George Lucas' longtime pet project about the pioneering Tuskegee airmen of World War II's all African-American 332nd Fighter Group finally makes it to the big screen with zero financing from the major studios. It's mind-boggling that no one would take a gamble on a prize pic produced by the director of what is arguably the most influential motion picture in history, but that's what it's come to, apparently. That said, Red Tails isn't anywhere near as inspiring as Star Wars was for this critic back in the day. Possibly that has something to do with the lack of action figures for me to blow up with cherry bombs and lighter fluid, but I'm pretty sure it's mostly due to the film's squeaky clean air of Hollywood-isms circa 1942. The irony does not escape me there, but Lucas is on record as saying audiences should come to Red Tails with the imaginative understanding that it was actually shot in the 1940s and then shelved by studio brass for the past 70 years. "It's a great film," Lucas told Jon Stewart recently, "for 13-year-old boys." Viewed from that anachronistic angle, everything makes a little more sense.
Red Tails is both a stirring and simplistic tribute to the men that not only shattered the U.S. Army Air Corps' racial barrier but also saved the lives of many a white, B-17 crew member, all while downing countless numbers of Hitler's formidable, jet-propelled Luftwaffe. And, yes, the CGI dogfights are often thrillingly realistic, featuring the 332nd's zippy, steadfast P-51 Mustangs with their trademark red-painted tails.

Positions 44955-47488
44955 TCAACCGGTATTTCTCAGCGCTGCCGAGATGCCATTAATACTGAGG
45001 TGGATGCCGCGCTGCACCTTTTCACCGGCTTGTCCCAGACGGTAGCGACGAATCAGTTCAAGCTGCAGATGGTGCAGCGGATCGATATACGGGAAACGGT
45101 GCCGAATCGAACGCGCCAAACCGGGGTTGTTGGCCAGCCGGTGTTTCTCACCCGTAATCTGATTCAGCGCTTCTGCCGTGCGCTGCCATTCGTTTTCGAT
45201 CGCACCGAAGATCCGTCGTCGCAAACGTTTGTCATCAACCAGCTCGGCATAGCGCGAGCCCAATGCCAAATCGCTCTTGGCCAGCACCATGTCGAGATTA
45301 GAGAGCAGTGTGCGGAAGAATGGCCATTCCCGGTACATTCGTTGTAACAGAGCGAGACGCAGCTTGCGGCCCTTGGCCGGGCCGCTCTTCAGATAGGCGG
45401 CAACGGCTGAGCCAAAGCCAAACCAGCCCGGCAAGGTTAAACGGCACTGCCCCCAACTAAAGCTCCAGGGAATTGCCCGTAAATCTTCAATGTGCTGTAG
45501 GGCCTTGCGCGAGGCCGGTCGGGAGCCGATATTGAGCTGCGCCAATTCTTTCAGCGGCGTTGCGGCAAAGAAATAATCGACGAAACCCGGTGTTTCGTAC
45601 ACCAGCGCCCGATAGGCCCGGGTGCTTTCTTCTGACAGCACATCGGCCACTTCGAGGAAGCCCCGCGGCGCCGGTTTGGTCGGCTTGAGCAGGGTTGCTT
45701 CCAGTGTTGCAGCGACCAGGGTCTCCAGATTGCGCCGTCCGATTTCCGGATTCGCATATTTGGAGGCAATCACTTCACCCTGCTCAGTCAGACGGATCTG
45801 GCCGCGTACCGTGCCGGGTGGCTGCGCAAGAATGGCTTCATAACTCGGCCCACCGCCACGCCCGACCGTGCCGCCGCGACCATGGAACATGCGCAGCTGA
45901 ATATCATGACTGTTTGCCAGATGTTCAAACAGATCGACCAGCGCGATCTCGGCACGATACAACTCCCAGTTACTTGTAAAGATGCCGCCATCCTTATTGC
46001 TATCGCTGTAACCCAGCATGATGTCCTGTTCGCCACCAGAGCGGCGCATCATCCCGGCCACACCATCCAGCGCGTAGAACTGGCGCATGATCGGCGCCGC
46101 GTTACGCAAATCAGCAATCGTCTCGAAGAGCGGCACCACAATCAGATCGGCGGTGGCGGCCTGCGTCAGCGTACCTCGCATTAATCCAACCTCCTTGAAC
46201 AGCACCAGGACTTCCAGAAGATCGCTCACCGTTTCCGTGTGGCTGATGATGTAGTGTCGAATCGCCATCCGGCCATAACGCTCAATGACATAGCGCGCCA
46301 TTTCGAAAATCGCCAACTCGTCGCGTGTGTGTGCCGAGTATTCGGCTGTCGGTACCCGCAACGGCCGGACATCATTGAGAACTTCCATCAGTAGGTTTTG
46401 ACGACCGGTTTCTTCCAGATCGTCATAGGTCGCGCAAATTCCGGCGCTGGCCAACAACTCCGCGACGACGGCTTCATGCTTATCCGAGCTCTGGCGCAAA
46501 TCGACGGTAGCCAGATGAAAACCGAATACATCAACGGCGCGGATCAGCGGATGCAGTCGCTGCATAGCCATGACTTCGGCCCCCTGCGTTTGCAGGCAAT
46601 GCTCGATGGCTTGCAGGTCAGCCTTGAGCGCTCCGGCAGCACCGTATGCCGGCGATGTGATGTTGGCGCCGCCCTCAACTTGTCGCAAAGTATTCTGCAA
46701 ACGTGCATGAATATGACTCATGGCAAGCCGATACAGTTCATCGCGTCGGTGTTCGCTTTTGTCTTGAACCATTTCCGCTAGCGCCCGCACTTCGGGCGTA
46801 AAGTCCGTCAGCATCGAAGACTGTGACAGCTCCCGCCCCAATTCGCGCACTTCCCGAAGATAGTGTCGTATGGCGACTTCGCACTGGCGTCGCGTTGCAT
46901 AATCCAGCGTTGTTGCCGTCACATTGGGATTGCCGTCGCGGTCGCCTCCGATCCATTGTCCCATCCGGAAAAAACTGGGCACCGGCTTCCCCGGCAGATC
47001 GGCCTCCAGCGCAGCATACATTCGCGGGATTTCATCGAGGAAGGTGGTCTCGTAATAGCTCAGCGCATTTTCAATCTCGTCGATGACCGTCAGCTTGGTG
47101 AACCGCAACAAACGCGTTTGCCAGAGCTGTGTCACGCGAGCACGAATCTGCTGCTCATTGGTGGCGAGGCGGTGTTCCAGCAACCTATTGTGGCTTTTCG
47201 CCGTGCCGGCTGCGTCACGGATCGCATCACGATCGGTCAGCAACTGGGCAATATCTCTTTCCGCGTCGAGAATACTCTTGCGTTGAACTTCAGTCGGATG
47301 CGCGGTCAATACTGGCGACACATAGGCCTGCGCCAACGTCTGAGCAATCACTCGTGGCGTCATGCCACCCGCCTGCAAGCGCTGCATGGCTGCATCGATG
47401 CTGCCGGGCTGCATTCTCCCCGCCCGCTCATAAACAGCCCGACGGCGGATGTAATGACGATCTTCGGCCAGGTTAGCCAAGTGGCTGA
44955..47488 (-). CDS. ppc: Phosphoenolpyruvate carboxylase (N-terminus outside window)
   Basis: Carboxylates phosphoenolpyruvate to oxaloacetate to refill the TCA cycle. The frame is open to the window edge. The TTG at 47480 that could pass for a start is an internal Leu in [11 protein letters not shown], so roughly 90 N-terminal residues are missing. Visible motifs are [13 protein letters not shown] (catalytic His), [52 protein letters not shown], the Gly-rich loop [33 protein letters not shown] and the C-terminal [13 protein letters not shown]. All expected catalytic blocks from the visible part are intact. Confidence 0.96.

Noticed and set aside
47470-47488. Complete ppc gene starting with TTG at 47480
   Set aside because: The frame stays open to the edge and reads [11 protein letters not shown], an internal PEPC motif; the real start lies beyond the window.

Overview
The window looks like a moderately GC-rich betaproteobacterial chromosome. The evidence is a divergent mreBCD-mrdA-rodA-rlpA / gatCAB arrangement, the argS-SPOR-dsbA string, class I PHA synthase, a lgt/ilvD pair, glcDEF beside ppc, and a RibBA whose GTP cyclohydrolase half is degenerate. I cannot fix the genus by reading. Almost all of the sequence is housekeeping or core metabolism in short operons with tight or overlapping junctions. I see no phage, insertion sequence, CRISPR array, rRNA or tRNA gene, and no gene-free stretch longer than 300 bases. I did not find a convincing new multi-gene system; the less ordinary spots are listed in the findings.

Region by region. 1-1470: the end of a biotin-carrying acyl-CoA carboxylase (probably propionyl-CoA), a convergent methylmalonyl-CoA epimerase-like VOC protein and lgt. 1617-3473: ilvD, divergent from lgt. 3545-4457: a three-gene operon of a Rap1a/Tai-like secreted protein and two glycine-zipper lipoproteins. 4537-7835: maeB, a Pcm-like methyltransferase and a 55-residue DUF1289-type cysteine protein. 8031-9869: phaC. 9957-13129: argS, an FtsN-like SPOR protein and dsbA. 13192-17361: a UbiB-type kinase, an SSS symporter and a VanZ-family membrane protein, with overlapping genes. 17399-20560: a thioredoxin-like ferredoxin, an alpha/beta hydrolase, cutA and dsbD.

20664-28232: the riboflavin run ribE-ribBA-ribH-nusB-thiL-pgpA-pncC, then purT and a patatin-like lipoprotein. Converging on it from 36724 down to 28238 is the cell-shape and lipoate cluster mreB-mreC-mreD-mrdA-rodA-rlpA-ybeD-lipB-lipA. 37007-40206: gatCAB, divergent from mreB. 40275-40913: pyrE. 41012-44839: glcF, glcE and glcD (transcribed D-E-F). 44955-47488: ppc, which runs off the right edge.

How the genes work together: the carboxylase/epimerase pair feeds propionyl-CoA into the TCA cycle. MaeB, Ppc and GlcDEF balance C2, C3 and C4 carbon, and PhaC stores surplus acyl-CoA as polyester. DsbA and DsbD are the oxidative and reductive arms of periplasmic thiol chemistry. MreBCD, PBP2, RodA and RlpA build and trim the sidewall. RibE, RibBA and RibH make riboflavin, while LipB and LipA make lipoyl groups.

Although famously based on the airmen's real-life exploits, John Ridley and Aaron McGruder's script is pure wartime hokum, which may have been their aim, but makes for a weird sense of precognitive "c'mon already" boredom whenever what's on the screen isn't in the air. Squadron leader and secret boozer "Easy" (Parker) and his wingman/best pal "Lightning" (Oyelowo) are saddled with the kind of fervently dopey dialogue that was already old hat by the time Wild Bill Wyler's The Best Years of Our Lives showed the dramatic traumatics of the post-conflict return to pseudo-civility. Other cast members – among them Kelley as the company cutup, Wilds as eager beaver "Junior," a buttery Howard and Gooding Jr. as their commanding officers – are writ so large as to be archetypal without actually being all that interesting. Despite their undeniable role in fomenting a glorious revolution in the ranks, this portrayal of the Tuskegee airmen lacks the dire war-is-hell madness at the heart of, say, Saving Private Ryan. It's less shell-shocked than shellacked, but that's Lucas' intentional aesthetic, and less attributable to director Anthony Hemingway (The Wire).
But … if you're a 13-year-old boy (or if your inner one is still kicking), then the magnificently choreographed aerial battles in Red Tails will have you walking on air, at least for a little while. Afterward you can hit the video store and rent yourself a Flying Leathernecks/Memphis Belle double feature and call it a day well spent watching a war (or two) well won.